I receive a list of real numbers ( float ) between $0$ and $1$. The list has length $N+1$ and I need to find two numbers on the list which are $\le \frac{1}{N}$ apart. Here is an example test case:

[ 0.        ,  0.31662479,  0.63324958,  0.94987437,  0.26649916,
  0.58312395,  0.89974874,  0.21637353,  0.53299832,  0.84962311,
  0.1662479 ,  0.48287269,  0.79949748,  0.11612227,  0.43274706,
  0.74937186,  0.06599665]

One possibility I came up with is to multiply by $N=17$ and to take the integer part:

[ 0,  5, 10, 16,  4,  9, 15,  3,  9, 14,  2,  8, 13,  1,  7, 12,  1]

Then I have to find the location of two numbers in this list which are identical.

I would appreciate any solution to this problem with or without the intermediate multiplication step. Or does this problem have a particular name in the field of algorithms?

  • 4
    $\begingroup$ Can't you just sort the list and compare adjacent entries? I guess I don't understand your question very well. $\endgroup$ – adrianN Aug 1 '16 at 13:17
  • 1
    $\begingroup$ This is clever, but doesn't work if the numbers in your list are 0, 1/n, 2/n, 3/n, ..., (n-1)/n, 1. $\endgroup$ – gnasher729 Aug 1 '16 at 16:19
  • $\begingroup$ In addition to adrianN's comment, what does the title have to do with the body? It sounds like you want to find nearby numbers in a list of floating point numbers, or possibly duplicates in a list of integers... but not duplicates in a list of floating point numbers. $\endgroup$ – D.W. Aug 1 '16 at 19:40


The simplest algorithm is to sort your floats, then compare adjacent entries. This will let you find all pairs that are $\le \frac1N$ apart in $O(N \lg N)$ time.


It's also possible to come up with a linear-time algorithm, i.e., to check whether there is any nearby pair of floats and if so find at least, in $O(N)$ time.

Let $M=\lfloor N/2 \rfloor$. Build a list of integers by replacing each float $x$ with $\lfloor Mx \rfloor$, then find all duplicates in the resulting list of integers. Finding duplicates in a list of integers can be done in expected linear time by hashing and looking for a pair with the same hash. For each duplicate integer, check whether it corresponds to a pair of floats that differ by $\le \frac1N$.

Then, do it again: build a second list of integers by replacing each float $x$ with $\lfloor Mx + 0.5 \rfloor$, then find all duplicates in this list and check each to see whether it corresponds to a pair of floats that differ by $\le \frac1N$.

It's possible to show that if there exists a pair of floats that differ by $\le \frac1N$, then this procedure will find at least one such pair; and if there aren't any such pair, then this procedure will discover that fact. Moreover, with suitable choice of the hash function, this can be made to run in expected linear time. In fact, if you replace the hashing with counting sort, this runs in deterministic linear time.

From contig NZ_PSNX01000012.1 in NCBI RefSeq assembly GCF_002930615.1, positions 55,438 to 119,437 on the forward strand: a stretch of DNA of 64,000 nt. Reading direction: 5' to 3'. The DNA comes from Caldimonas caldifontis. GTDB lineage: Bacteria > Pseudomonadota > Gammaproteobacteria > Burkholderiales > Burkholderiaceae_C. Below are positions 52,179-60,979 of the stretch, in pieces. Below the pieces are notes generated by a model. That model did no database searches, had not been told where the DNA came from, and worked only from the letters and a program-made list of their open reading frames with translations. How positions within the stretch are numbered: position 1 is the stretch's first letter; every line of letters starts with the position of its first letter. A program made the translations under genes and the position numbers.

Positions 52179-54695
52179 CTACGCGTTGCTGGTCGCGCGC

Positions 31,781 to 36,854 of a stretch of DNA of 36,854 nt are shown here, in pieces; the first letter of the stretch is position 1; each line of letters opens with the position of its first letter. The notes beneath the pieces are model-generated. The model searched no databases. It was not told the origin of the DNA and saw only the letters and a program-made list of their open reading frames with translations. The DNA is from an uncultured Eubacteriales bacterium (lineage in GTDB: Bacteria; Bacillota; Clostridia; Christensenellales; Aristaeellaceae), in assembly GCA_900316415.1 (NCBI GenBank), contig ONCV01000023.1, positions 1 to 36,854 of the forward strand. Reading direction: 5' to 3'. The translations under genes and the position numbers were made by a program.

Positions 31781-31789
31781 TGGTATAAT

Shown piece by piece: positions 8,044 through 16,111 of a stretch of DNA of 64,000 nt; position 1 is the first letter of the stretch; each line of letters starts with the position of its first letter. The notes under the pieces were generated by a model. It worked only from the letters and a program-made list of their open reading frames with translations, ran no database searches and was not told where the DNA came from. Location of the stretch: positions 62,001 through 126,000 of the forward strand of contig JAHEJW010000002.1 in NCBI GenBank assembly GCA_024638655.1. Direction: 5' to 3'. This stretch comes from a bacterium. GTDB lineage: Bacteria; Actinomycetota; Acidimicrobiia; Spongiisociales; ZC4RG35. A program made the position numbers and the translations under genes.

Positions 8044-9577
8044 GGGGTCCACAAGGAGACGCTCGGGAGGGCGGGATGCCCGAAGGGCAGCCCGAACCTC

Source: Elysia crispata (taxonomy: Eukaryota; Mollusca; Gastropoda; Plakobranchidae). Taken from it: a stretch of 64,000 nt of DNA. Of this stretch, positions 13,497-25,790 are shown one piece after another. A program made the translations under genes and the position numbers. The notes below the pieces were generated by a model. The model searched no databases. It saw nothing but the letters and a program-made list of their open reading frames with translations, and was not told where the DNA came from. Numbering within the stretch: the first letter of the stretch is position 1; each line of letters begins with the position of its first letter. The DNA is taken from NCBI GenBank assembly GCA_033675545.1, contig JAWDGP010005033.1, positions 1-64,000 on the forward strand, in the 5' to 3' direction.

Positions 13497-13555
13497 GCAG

In practice

In practice, my advice is to simply sort and then compare adjacent entries. It will be easier to implement, less fiddly (you don't have to deal with corner cases), obviously correct, and probably more than fast enough in practice.


This is a special situation: If we have n+1 values from 0 to n, there must be two values that are only 1/n apart. You can obviously find these by sorting the array and checking for two elements close together in O (n log n), but you can do faster.

There is a well known algorithm for finding medians or percentiles roughly based on the Quicksort algorithm: You start with an array with indices from 0 to n-1. One step of the Quicksort algorithm divides the array into a smaller and a larger half. Quicksort would then sort each half. Instead you decide which half contains the median or percentile you're interested in and process that half. You can do something similar.

Start with l = 0, r = n, low = 0, high = 1: The array elements at indices l to r are all >= low and <= high, and this implies there is a pair at most 1/n apart.

With the Quicksort algorithm, you would find an array element p (the pivot) and move all elements <= p to the left, all elements >= p to the right. You will get a [k] = p for some k. Then the elements from l to k are all between low and p, the elements from k to r are all between p and high. One of these ranges will guarantee two elements at most 1/n apart, so you change l, r, low, high accordingly.

You need to take some precautions to make this work: First, repeat this method until r - l ≤ 2. If r - l ≤ 2, sort the array and get the right values.

In the Quicksort algorithm, it can happen that little progress is made. In this algorithm, if you are not careful, no progress is made. If the pivot is chosen equal to low or high, no progress will be made. In that case, pick a second pivot, then a third. Lucky enough, if you picked three pivots equal to low or high, then you found a solution!


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